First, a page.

John Harney is a man with a passion for business. He also has an all-consuming passion for selling tea but, having known him for more than 20 years, I suspect that whatever he had ended up doing with his life, he would have done it with the same commitment, hard work, energy, and passion. Everything about John Harney – the way he has built and runs his company, the way he has nurtured his family, the wonderful way he behaves with everybody he meets, and the way he always takes a positive attitude – exudes a sense of energy, total involvement, and a determination to do things right and do things better than best.
More than 25 years ago, John was running the White Hart Inn in Salisbury, Connecticut with his wife Elise. In the same town lived and worked an English tea dealer by the name of Stanley Mason who persuaded John to serve his teas at the inn. A coffee drinker in those days who knew nothing about tea, John insisted that if Mason supplied the tea, he must also teach White Hart staff how to brew and serve it correctly. John was surprised when guests enthusiastically started asking him about the teas and decided he had better learn a bit more himself. He says he learnt everything he knows about tea from Stanley Mason but he has gone on seeking out new information, never accepting that he had reached the level of ‘expert’. He has been a leading light, showing so many others the way, forging ahead, always seeking to do better, achieve more, meet the next challenge.
In 1967, upon Mason’s recommendation, the White Hart switched from teabags to loose leaf teas and when Mason decided to retire, he offered John his tea company. The rest is history. Harney & Sons started in the basement of John and Elise’s house, moved upstairs to a larger room when space grew tight, expanded into a factory in Salisbury as the business grew, and now occupies a vast blending and packing factory and office complex in Millerton, New York State.
Having established the thriving but small company, John has among the first to realize that if you wanted to sell more tea, you had to educate the customers. Every successful tea retailer knows that today but back in the 1990s, it was a very different story and one of the reasons why everything has changed is the early pioneering work of Harney & Sons.
Not only did John Harney decide he had to educate the customer and raise awareness among the public, he knew that he had to make a bigger splash and he did that as one of the lead organizers of the first ever tea conference on the east coast in the early 1990s. The event attracted a small group of aficionados but by the second, numbers began to grow. He now brought in speakers from tea regions around the world, the tea brokers who helped him buy his increasingly wide selection of teas, researchers who could speak on tea history, magazine publishers who wanted to write articles about tea, chefs who cooked with tea, poets who wrote lyrically about tea and tea shop owners who were thrilled to be involved in this exciting new movement. John created such a buzz of energy, such a sense that anything was possible, that we all wanted to be a part of the Harney tea revolution.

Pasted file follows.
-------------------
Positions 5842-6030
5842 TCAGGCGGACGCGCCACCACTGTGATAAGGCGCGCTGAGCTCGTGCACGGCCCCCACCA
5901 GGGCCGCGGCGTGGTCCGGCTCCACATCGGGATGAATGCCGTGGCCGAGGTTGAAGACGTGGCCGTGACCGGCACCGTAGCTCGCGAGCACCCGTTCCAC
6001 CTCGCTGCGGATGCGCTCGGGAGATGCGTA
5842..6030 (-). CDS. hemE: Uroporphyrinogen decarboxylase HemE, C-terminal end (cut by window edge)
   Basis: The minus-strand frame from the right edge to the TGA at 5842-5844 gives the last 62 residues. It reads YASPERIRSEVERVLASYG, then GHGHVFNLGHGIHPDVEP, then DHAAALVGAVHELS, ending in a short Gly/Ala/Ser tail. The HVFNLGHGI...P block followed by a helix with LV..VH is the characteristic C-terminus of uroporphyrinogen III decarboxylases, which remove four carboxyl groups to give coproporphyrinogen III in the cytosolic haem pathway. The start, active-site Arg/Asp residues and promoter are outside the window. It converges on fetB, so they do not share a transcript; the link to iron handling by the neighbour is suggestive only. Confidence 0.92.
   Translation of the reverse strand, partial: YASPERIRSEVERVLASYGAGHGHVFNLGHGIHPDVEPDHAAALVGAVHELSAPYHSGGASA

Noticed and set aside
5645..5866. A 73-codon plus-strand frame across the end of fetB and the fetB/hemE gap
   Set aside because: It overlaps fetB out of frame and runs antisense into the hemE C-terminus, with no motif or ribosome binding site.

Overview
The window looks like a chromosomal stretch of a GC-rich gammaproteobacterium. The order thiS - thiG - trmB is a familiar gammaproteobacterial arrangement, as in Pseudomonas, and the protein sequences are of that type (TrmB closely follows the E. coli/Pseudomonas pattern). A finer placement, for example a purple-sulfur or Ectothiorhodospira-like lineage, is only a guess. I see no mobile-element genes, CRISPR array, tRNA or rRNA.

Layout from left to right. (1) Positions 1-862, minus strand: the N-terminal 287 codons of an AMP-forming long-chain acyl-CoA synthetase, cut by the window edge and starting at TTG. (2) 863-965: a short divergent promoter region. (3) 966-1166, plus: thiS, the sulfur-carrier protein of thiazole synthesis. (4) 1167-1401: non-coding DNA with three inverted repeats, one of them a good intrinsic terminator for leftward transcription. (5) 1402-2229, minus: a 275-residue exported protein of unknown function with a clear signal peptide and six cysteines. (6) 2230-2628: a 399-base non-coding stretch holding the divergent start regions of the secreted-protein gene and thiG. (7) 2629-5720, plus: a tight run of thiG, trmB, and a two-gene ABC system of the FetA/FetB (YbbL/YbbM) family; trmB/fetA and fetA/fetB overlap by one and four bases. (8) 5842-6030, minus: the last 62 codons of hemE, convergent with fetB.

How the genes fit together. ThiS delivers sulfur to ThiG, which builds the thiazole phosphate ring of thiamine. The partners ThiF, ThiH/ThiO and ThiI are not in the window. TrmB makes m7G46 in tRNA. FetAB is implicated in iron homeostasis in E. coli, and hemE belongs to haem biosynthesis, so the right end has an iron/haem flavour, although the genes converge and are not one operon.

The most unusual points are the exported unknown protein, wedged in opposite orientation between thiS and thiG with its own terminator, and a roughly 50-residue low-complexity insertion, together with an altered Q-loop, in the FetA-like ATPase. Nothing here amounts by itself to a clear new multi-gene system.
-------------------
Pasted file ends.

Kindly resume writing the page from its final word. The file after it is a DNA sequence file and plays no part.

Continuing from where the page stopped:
I have been at events in various parts of the U.S. when John has braved hurricanes and power cuts, travelled vast distances, jumped on and off planes and driven miles to be at a tea event in a tiny town far from home. He says that all his support of new tea lovers, teashops, tea event organizers, and tea educators is just about selling more tea but I know it goes deeper than that. He loves to be involved but he also loves to help, to encourage, to facilitate, and everyone who has ever come into contact with him has drawn inspiration, enthusiasm, guidance and knowledge from his kindness and willingness to help. He makes them feel as if they are almost a part of his tea family.
Family is of huge significance to John. The aspect of his business that he is proudest of is having built a truly family business that now involves three generations – sons, daughters-in-law and grandchildren all of whom play a significant role in selecting, selling and promoting the teas, in design and public relations, and in running the family shops and restaurants in Millerton New York State and Soho, New York.
Nothing ever seems to have daunted John Harney. When it came to promoting sales of his teas in Britain, he didn’t just aim to get his teas into food halls and department stores. He went right to the top, marched straight in ahead of British tea companies and ended up packing teas for the Historic Royal Palaces of Hampton Court, Kensington Palace, The Tower of London, The Banqueting House and Kew Palace.
A firm conviction that his teas are the best and a steely nerve have always given him the confidence to try anything and he takes everything in his stride. He never appears stressed, always seems to be enjoying the next stage of the company’s growth, and simply dismisses difficult moments (such as a minor heart attack on the first day of one of his conferences in the 1990s – which did not keep him away from the activity for more than a day – and a major flood at the Millerton factory not long after it opened) with a hearty laugh and a philosophical shrug of the shoulders. Conversations with him are always fun, no matter how serious the topic, and he always makes you laugh. And laughter is almost as good for you as drinking tea!